Southern Legitimacy Statement: Stephen Hundley was raised on the Lincoln River, south of Savannah, Georgia. When the weather was right, you might have found him in a clawfoot tub on the porch. When the game warden wasn’t around, you might have found an alligator in the tub too. Stephen’s love for wildlife has inspired writing that mozies from peacocks to herons to mudfish to the dogs living in the woods behind the E-Z Fill. He has been bitten by most things that crawl, swim, or amble, but he doesn’t often bite back.
We’re working on the formatting with this post. Trying to fix the fubarred truncated text. Bear with us, or Mule With Us. Note: text formatting works on a computer. It does not work well (yet) on cellphone or tablet.
Grass a drag up to my knees and sharp eyed for something there.
Pecans chitter in the bucket. Heft it high. Winter’s clicking haul.
Spin the handle over your head and let them cling to the bottom.
Give it a shake—see them hop like bait in a cage. From the yard,
hear the vacuum chamber’s whirring and the number balls afloat.
Ginny’s voice all ice in a glass and chiming the whim of the Fates
while the sucking machine draws them out: balls 42 and 9 and on.
They may be stones in a tumbler. Hewn from a number. Set aside
Rose quartz and pecans to slide into the pockets of your coat and
blue jeans. And grandfather watching the numbers in their shute,
and hearing the stones roll knowing he’ll want something to hold
with faces smooth to the touch. And me, heaving the bucket back
to set where grandmother smokes and paints her toes a cherry red.
The three of us in the house with the counters cleared for pie pans
and the television turned to Ginny Waters and the Powerball. She
calling those beauties one at a time while we work over a bucket,
Grandma cracking two-a-hand. Tonight I know, Ginny assures us,
somebody’s life is gonna change.
There are a good many melt holes,
lurid and bright.
The yellow insulation
I’m glad for them.
The clinging film of nicotine,
the deep and foggy stink.
This one here:
A pool in the arm rest.
You must have laid that Bad Johnny down.
There must have been a flame. I bet
you like to shit.
They could be constellations.
Little stars you made
with the habits of your life.
And they all have names.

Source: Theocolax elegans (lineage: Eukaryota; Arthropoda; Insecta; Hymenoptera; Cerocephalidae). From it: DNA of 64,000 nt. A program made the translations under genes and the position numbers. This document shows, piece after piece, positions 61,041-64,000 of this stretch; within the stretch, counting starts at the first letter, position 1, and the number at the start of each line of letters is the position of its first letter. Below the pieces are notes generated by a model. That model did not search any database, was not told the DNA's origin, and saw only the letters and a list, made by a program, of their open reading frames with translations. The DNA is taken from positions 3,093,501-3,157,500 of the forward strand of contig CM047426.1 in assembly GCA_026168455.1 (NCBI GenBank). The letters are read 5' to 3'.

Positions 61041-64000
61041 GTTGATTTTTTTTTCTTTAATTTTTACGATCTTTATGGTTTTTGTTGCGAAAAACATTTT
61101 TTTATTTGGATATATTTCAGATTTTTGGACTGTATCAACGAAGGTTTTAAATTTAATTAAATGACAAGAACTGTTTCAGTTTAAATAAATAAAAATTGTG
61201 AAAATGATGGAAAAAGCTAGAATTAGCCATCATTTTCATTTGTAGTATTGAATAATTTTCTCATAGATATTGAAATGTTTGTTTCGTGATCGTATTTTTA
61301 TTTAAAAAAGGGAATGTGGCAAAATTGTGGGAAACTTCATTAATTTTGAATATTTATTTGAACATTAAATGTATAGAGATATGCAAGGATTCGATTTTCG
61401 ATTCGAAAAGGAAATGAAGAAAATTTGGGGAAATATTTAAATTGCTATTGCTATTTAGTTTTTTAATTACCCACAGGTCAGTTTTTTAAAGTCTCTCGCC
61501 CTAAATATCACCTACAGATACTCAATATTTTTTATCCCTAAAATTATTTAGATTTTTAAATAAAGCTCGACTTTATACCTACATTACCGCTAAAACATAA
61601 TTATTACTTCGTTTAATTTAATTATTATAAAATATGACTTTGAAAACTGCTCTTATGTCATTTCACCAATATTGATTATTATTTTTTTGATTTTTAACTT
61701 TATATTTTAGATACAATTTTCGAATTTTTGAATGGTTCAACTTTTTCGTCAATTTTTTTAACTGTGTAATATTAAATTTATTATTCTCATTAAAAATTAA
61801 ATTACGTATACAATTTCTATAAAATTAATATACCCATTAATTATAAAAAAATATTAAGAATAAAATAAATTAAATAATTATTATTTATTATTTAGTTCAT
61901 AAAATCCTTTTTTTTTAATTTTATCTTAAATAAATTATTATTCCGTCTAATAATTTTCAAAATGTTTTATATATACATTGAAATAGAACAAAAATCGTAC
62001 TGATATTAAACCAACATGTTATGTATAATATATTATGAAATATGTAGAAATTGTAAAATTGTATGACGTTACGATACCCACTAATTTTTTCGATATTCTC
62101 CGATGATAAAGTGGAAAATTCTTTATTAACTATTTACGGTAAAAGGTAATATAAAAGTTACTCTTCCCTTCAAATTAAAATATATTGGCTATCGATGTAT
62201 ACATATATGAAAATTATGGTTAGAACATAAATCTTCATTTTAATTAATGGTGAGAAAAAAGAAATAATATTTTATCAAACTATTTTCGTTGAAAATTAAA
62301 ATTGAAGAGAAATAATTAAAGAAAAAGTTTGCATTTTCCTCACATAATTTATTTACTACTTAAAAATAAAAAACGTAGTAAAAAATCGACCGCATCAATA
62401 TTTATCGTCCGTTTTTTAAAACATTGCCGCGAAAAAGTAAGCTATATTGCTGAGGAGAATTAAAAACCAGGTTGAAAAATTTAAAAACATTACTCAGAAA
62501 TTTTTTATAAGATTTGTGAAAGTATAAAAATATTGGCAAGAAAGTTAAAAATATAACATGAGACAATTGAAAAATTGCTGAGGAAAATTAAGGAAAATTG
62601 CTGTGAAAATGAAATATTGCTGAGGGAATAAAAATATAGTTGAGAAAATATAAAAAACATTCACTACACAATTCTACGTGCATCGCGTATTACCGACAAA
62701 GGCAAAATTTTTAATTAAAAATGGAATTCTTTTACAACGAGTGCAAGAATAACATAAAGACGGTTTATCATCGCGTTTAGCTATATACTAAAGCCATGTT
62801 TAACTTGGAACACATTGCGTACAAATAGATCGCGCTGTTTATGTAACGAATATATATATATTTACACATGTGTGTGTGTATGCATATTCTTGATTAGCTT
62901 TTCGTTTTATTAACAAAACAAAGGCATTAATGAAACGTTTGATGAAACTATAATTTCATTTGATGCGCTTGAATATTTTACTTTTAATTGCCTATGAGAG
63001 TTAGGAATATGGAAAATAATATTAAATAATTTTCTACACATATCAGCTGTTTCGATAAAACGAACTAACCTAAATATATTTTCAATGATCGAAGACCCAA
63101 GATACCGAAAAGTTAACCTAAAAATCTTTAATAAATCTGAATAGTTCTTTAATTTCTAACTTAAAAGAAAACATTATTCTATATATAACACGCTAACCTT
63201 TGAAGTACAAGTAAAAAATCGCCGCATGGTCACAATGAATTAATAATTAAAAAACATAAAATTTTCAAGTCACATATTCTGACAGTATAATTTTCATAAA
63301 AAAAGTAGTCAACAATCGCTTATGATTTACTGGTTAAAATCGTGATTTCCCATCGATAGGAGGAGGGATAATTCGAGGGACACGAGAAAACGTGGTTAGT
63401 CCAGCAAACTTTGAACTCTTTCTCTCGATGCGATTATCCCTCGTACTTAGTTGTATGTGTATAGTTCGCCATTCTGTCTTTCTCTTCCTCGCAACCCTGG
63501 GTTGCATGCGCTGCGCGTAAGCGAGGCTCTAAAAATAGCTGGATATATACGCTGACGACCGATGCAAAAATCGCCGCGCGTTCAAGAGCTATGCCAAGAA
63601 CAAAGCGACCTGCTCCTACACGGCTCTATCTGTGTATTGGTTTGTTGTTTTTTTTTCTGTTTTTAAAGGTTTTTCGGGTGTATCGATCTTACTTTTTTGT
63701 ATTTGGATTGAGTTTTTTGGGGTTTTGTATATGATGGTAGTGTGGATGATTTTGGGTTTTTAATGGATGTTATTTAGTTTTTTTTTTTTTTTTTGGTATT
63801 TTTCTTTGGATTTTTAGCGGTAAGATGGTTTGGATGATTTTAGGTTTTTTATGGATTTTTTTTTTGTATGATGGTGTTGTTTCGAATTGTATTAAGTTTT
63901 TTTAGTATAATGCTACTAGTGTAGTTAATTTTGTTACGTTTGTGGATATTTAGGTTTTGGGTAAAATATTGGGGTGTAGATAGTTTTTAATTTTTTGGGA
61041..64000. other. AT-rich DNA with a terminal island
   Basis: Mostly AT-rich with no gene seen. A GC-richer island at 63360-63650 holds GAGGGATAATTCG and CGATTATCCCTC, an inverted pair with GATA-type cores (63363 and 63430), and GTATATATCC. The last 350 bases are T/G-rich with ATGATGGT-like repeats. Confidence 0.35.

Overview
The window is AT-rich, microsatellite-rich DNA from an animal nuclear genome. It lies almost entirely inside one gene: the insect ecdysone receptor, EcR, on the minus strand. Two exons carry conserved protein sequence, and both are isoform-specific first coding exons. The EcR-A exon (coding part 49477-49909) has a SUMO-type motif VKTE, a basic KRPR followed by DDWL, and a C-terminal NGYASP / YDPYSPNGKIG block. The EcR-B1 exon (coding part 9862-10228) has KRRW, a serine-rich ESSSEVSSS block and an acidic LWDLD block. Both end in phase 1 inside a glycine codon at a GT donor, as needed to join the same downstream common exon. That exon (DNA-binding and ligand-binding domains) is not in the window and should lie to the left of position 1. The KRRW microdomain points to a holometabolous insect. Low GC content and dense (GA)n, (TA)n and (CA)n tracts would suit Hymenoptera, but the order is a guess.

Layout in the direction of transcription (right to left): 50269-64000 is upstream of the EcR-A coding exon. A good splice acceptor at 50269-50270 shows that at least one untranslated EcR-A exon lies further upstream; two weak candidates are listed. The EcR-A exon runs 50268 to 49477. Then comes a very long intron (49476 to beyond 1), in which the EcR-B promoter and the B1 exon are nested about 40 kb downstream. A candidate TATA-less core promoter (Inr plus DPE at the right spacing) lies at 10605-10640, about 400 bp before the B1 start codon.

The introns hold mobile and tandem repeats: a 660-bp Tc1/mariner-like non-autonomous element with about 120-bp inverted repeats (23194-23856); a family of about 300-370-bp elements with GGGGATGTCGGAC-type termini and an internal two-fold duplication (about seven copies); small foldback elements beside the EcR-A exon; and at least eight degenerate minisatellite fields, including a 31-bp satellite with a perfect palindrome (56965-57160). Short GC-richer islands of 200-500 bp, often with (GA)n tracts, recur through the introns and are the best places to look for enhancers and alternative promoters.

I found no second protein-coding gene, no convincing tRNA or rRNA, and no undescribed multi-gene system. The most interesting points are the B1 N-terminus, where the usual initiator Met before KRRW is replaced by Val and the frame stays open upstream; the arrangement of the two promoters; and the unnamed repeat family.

Dad’s wide belt / Copperhead meets Grandma
in the garden. See the hoe risen. See the hoe fall.
You can follow them like wormholes
with your fingers picking hard-melt plastic
in the seats. The visor.
The panel of the door.
I found channels risen
whelps and leading through the upholstery,
small enough for ants to use.
I’ll have to sell this car for parts
or else make for the highway or
wherever you are.
Behind Jimmy’s place there is a pack of dogs
come wagging from the pines / come
roaming and milling / come to eat
white rice from a trashcan lid,
fish heads from a candy dish / from oil pans
littering the ground.
Tonight they are piled at my feet / full
and hard asleep
while Jimmy and the highway house folks
the old and green shrimpers
in their first winter on the water / come to burn
what they can and to drink / while it is burning.
A mattress has been offered
alongside a computer chair / The drop-limbs
we have gathered for the stack.
Jimmy passes out liquor. / I have marshmallows
in powdered lemonade.
The people gather close.
The many children pet the many dogs,
and the cold really setting in now with
all of us watching the flames grow / edging tighter
and Jimmy, circus man, with
tiger tattoo and nameless dogs and depthless knowledge
will tell a tale from someplace warm
and throw borax laundry powder into the flames.
We all wince and cry at the emerald flash
while Jimmy laughs / says:
Look here! A genie!
But in the green light I forgot to wish.
Saw only: Jimmy in the dream flames
boiling a computer chair to nothing,
twisting the faces of the people,
flaring the noses of the dogs.